At Last, A Climate Change Solution!

May 12, 2013 at 5:00 pm | Posted in Uncategorized | Leave a comment
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So you already know that climate change is doing very bad things to the planet. People around here, in New York and New Jersey, are still scrambling to recover from Superstorm Sandy. Record flooding has ended the drought in parts of the midwest, but 46.9% of contiguous states are still in a drought, “with water content in the California  snowpack at 17% of normal, an ominous situation for a state that depends on a steady stream of snowmelt to replenish reservoirs throughout the summer.” And last Friday scientists reported that CO2 in the atmosphere had reached 400 parts per million, a level not seen on earth for millions of years, and that guarantees future catastrophic weather events and related problems..

But now there’s a solution. We can just go to Mars–well, some of us, at least.

If, like me, you don’t follow space exploration very closely, you may have missed the fact that in August, NASA achieved one of the biggest breakthroughs in space exploration since the 1970s:  its space rover,” Curiosity,” landed successfully on Mars, and in the months that followed, accomplished tasks that resulted in a number of major discoveries. Basically, the “Curiosity” mission determined that water has existed on Mars, and that therefore certain locations there constitute the first truly habitable places in the solar system not on our planet. A fine article by Burkhard Bilger in the April 22 issue of the New Yorker details the exploratory process and the discoveries that emerged.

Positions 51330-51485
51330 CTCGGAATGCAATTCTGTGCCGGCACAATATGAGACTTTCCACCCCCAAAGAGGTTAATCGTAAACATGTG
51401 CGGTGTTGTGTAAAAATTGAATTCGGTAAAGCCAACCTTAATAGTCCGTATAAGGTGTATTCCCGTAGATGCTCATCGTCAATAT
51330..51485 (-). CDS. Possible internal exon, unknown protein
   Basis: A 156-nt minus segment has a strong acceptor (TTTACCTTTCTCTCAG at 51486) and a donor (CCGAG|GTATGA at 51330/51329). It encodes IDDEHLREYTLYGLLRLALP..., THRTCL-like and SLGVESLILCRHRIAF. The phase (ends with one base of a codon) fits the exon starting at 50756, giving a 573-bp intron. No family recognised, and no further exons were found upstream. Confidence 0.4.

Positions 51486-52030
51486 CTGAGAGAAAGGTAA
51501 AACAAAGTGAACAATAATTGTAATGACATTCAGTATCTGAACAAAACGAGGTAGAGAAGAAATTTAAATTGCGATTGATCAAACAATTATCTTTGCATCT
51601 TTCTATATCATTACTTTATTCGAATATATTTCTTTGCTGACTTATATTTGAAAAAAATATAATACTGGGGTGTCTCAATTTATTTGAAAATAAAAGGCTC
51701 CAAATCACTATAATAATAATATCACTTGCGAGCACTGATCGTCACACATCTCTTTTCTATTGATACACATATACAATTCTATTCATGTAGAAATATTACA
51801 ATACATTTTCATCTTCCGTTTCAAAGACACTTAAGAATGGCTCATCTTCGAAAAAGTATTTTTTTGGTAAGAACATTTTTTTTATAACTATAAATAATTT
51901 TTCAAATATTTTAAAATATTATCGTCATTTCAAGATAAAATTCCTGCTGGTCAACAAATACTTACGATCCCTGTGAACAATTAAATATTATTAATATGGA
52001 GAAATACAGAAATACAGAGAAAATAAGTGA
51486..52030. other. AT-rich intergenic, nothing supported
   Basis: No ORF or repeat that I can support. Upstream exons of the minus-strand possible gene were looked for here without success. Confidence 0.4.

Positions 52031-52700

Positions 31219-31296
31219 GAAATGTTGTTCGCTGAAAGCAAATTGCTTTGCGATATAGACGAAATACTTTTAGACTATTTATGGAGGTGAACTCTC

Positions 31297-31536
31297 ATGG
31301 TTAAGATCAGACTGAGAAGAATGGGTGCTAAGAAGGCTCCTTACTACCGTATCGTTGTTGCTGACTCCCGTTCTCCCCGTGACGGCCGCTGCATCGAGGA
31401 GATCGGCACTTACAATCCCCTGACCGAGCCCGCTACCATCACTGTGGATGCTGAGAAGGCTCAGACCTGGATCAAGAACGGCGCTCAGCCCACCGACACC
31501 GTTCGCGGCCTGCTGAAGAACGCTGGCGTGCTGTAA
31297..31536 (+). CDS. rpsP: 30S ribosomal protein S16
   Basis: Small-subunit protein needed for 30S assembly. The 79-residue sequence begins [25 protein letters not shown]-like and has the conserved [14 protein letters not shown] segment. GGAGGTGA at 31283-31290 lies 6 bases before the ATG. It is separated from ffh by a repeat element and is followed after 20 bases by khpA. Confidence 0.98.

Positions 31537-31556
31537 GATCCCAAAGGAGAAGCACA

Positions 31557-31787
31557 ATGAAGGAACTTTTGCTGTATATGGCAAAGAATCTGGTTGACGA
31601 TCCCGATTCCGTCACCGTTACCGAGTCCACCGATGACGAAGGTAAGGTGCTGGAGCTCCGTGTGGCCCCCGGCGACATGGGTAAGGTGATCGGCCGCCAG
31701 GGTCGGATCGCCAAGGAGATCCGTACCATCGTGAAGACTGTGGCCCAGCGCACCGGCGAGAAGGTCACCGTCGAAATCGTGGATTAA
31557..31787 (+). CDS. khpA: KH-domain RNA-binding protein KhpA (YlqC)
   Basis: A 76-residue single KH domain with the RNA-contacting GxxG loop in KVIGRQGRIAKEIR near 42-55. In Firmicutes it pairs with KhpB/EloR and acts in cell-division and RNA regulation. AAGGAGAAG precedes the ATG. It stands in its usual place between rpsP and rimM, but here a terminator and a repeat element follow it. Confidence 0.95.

It seems unlikely that the average person will be setting off  for Mars any time soon. The “Curiosity” mission cost two and a half billion dollars, but the Great Recession resulted in a significant cut-back in NASA funding; the next two planned missions will be modest by comparison, “NASA technology from the 1960s”, as one scientist described it. Even the missions being planned by private firms like Space X and Orbital Sciences sound like pretty small potatoes.

Yet the entire episode reminds me of learning some years ago that a group of extremely rich men were investing millions of dollars in stem cell research. They were doing so in hopes that near the end of their lives they could be frozen until stem cell research progressed to the point where whatever problem threatened their survival would be cured. They were hoping, in effect, to become immortal.

The prospect of leaving our burgeoning environmental destruction behind and flying off to Mars may soon be equally appealing to those with the resources to do so. Bilger reports a possibly apocryphal survey in which three-quarters of astronauts said that they would go to Mars if the opportunity presented itself, despite the fact that, for the foreseeable future, such a trip would be necessarily one-way. “The pilgrims on the Mayflower didn’t hang around Plymouth Rock waiting for a ship to take them back,” the Apollo astronaut Buzz Aldrin later told him.

But that was theoretical. Now, a Dutch non-profit organization, Mars One, is actually planning to send a crew to Mars in 2022, according to Time magazine. Thus far, seventy-eight thousand people have applied to go, the vast majority of them from the US. The non-profit is producing a reality television show to raise the six billion dollars needed to fund the expedition.

This all sounds absurd, of course. But so, I suspect, did Columbus’s outing half a millennium ago. At least there are no indigenous people on Mars to have their environments and cultures destroyed.

Meanwhile, those unwilling to abandon the blue planet in favor of the red one are massing in Bryant Park, in Manhattan, tomorrow at 5 PM, to tell President Obama what we think about the Keystone XL Pipeline. We hope you will join us.

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